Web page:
87. Sayyid Muhammad Hashim Hanbali bought shares in the Tbeiliyya soap factory between 1802 and 1811, and it does not seem that the Tbeila familyheld any more shares after that point (ibid., 6:165, 7:84). In the early eighteenth century the Bustami family owned a soap factory, but they had no shares left by 1825 (ibid., 4:307). The fate of the Sawwar, Shafi‘i, and Akhrami familieswere discussed earlier. Members of the Qaddumi, Qadi-Shwayka, and Tuffaha Husayni families also operated soap factories at this time, but as renters, not owners. The first two rented part of the Bashawiyya soap factory from a charitable waqf (ibid., 7:363, 8:281), and Sayyid Hasan Tuffaha Husayni was a financial backer of the Nimr family’s soap factory (ibid., 6:324). For more details, see below. [BACK]

88. To the above list of merchants one must also add the Ya‘ish family, one of the few merchant families to own a soap factory in the eighteenth century. There is no evidence that they remained soap owners at the turn of the nineteenth century, however. The Ya‘ishiyya soap factory, named after them, was already the property of the deceased. [BACK]

89. NICR, 6:98; located in the Qaysariyya quarter. The same sum was paid by Muhammad, son of Ali Tuqan, for a small, ruined shop next to the soap factory (ibid., 6:107). [BACK]

90. Ibid., 6:11, 18, 48; located in the Habala quarter. The purchase of this soap factory was quite complicated, and it changed hands a number of times during that year. [BACK]

91. Ibid., 6:23; located in the Qaryun quarter. [BACK]

92. Ibid., 6:260–264. It is not clear where this factory was located, and it could possibly be the same as the Husniyya or Ayshiyya factory. [BACK]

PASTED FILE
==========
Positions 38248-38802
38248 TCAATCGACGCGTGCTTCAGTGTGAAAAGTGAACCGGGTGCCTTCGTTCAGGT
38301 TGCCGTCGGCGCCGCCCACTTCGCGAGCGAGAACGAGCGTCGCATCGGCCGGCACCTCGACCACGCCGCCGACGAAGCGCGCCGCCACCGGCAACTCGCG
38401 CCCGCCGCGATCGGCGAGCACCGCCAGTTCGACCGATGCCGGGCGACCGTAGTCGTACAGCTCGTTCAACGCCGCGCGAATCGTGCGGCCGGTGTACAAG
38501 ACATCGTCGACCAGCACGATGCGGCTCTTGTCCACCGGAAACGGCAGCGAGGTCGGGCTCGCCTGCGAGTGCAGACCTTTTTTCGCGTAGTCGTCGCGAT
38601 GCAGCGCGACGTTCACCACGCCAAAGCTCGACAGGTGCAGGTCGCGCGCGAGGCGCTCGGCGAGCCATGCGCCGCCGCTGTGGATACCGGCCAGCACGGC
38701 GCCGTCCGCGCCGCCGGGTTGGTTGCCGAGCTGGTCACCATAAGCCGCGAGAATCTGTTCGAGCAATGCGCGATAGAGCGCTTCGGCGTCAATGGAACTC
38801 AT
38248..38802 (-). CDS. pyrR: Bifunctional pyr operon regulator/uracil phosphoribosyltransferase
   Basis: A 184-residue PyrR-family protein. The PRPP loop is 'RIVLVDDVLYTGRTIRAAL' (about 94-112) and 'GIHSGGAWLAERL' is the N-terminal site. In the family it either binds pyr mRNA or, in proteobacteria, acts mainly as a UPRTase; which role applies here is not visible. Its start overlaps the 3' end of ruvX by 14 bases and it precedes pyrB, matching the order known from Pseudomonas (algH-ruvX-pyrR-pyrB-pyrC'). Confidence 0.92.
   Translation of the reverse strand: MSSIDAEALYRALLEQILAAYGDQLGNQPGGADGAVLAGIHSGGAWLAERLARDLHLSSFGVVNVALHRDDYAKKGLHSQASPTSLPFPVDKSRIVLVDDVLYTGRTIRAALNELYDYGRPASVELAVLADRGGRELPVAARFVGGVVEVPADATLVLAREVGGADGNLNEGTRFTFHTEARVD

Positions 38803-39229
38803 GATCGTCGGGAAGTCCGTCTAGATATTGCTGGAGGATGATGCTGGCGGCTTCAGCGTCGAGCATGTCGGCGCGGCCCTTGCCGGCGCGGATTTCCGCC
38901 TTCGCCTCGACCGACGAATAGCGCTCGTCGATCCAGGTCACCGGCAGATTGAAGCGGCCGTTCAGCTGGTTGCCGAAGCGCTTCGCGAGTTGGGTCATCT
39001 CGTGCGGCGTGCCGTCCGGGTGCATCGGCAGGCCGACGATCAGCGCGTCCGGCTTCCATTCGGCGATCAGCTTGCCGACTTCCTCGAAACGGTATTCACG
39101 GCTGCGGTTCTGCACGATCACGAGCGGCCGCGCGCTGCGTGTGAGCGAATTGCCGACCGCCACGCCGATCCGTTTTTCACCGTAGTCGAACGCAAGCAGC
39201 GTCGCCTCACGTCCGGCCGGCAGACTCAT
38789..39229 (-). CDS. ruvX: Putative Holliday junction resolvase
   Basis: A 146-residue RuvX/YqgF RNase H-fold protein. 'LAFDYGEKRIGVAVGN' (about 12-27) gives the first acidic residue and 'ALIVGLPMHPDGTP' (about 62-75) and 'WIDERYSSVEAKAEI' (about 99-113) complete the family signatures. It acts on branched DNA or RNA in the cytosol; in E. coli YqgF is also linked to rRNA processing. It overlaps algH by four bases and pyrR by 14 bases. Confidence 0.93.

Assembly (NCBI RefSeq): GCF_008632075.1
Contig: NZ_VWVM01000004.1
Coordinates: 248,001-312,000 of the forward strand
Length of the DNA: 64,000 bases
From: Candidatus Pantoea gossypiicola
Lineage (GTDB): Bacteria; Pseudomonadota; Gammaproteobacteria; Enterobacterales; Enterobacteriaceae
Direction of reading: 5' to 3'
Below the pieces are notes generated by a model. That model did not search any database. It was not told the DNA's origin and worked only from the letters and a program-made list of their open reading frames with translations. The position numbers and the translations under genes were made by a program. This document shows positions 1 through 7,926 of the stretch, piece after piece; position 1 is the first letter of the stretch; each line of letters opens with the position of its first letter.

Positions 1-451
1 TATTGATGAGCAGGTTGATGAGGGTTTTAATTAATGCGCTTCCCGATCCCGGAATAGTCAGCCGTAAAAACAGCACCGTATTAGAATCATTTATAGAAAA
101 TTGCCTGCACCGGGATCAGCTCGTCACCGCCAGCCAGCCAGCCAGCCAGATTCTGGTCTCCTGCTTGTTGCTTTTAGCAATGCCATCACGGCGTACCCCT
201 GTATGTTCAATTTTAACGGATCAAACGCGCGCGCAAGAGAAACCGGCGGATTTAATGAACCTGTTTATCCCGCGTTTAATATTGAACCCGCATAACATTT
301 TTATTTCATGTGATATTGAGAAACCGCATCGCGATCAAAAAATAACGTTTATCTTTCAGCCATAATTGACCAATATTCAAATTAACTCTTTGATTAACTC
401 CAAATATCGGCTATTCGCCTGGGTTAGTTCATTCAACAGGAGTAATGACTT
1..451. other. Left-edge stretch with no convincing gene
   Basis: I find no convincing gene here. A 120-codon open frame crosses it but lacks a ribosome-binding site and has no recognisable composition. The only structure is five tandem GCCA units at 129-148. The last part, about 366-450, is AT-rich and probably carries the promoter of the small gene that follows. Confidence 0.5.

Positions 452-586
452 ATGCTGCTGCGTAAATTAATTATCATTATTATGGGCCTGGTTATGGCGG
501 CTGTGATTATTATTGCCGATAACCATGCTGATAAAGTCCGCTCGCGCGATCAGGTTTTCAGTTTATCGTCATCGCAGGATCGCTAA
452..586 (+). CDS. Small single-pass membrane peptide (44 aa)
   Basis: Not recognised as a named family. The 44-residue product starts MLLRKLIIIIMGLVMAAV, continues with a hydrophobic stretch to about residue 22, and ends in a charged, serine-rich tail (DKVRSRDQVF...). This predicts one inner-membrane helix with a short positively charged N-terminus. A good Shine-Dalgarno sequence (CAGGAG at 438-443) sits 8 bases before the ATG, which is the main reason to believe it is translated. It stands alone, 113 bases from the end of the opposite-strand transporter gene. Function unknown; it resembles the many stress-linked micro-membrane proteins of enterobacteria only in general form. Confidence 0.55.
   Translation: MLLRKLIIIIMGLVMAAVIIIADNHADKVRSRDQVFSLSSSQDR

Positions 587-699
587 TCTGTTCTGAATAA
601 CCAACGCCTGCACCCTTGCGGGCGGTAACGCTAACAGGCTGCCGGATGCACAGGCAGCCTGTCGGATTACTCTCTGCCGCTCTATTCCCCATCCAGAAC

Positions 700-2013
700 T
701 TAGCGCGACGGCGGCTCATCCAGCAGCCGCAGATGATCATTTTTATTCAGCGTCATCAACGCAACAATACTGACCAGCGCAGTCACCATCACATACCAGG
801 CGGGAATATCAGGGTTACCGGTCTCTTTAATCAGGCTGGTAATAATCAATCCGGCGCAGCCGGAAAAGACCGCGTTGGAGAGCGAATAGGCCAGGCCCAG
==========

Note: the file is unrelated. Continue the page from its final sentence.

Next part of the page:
93. Ibid., 7:92–93; located in the Qaryun quarter, next to the Nasr mosque. [BACK]

94. Ibid., 7:363. [BACK]

95. Ibid., 7:346; located in Spinner’s Street, Gharb quarter. [BACK]

96. Both served briefly as mutasallims of Nablus. Qasim al-Ahmad even moved his residence to the city proper, purchasing a large complex which included an entire soap factory called the Shaqrawiyya. [BACK]

97. Asa‘d Mansur, Tarikh al-Nasira, p. 70. Descendants of Qasim al-Ahmad claim that his son planned the assassination. [BACK]

98. NICR, 9:180. The house, which still stands, is very large, and the soap factory was considered but a part of it. The other half of the property was sold to a rich merchant, Hajj Dawud, son of Hajj Mahmud Kan‘an, for 55,000 piasters on May 3, 1860 (ibid., 12:334–335). [BACK]

99. Ibid., 9:77–78, 206–207, 254–255, and ibid., 9:85–86, respectively. [BACK]

100. Between 1830 and 1864 he served for a total of 28 years. He died in 1876. For more details, see Doumani, “Merchants,” chap. 3. [BACK]

101. The petition was signed on April 20, 1840. For the text and context of the petition, see NIMR, 1:338–341. [BACK]

102. Located in the Yasmina quarter, adjacent to the family’s residence, it was endowed as a private family waqf, along with a substantial number of other properties (NICR, 11:121–123; dated September 1848). This was not a new departure for the Khammash family: Abd al-Wahid’s father and uncle had invested in the renovation of the Sultaniyya factory in 1806 (ibid., 6:348). [BACK]

103. Ibid., 9:206–207. [BACK]

104. Nimr Family Papers, 3.1.1. [BACK]

105. NIMR, 1:333. [BACK]

106. As mentioned earlier, a close relative, Sayyid Hasan Tuffaha Husayni, was a partner of Ahmad Agha Nimr’s cousin in a soap factory during the first decade of the nineteenth century. [BACK]

107. Nimr Family Papers, 3.1.4(A). Also reproduced in NIMR, 2:292–293. [BACK]

108. NIMR, 1:341. [BACK]

109. Ibid., 1:341–342. [BACK]

110. Nimr Family Papers, 3.1.1. For the waqf document, see NICR, 12:67–70. [BACK]

111. NICR, 9:393; dated January 14, 1839. [BACK]

112. Two other allies of the Abd al-Hadis who acquired shares in soap factories at this time, but who were not mentioned in the list, are Tahir al-Musa and Shaykh Salah al-Baqani. For example, in September 1839 Tahir al-Musa purchased one-sixth of the Uthmaniyya factory from Salah al-Baqani (NICR, 9:399). The former came from Arraba, the hometown of the Abd-Hadis, and he was appointed deputy to the mutasallim of Nablus in early May 1836 (ibid., 9:174). Salah al-Baqani served briefly as a judge and signed the petition against Ahmad Agha Nimr (NIMR, 1:340). [BACK]

113. He endowed two-thirds of the Shaytaniyya factory as a private family waqf in mid-December 1811 (NICR, 7:92–93). [BACK]

114. The name of the third soap factory, added to their holdings sometime between 1839–1841, is not known, but it was located in the Habala quarter. It was endowed as a family waqf by Mahmud Beik Abd al-Hadi in late June 1841 (ibid., 12:48–50). [BACK]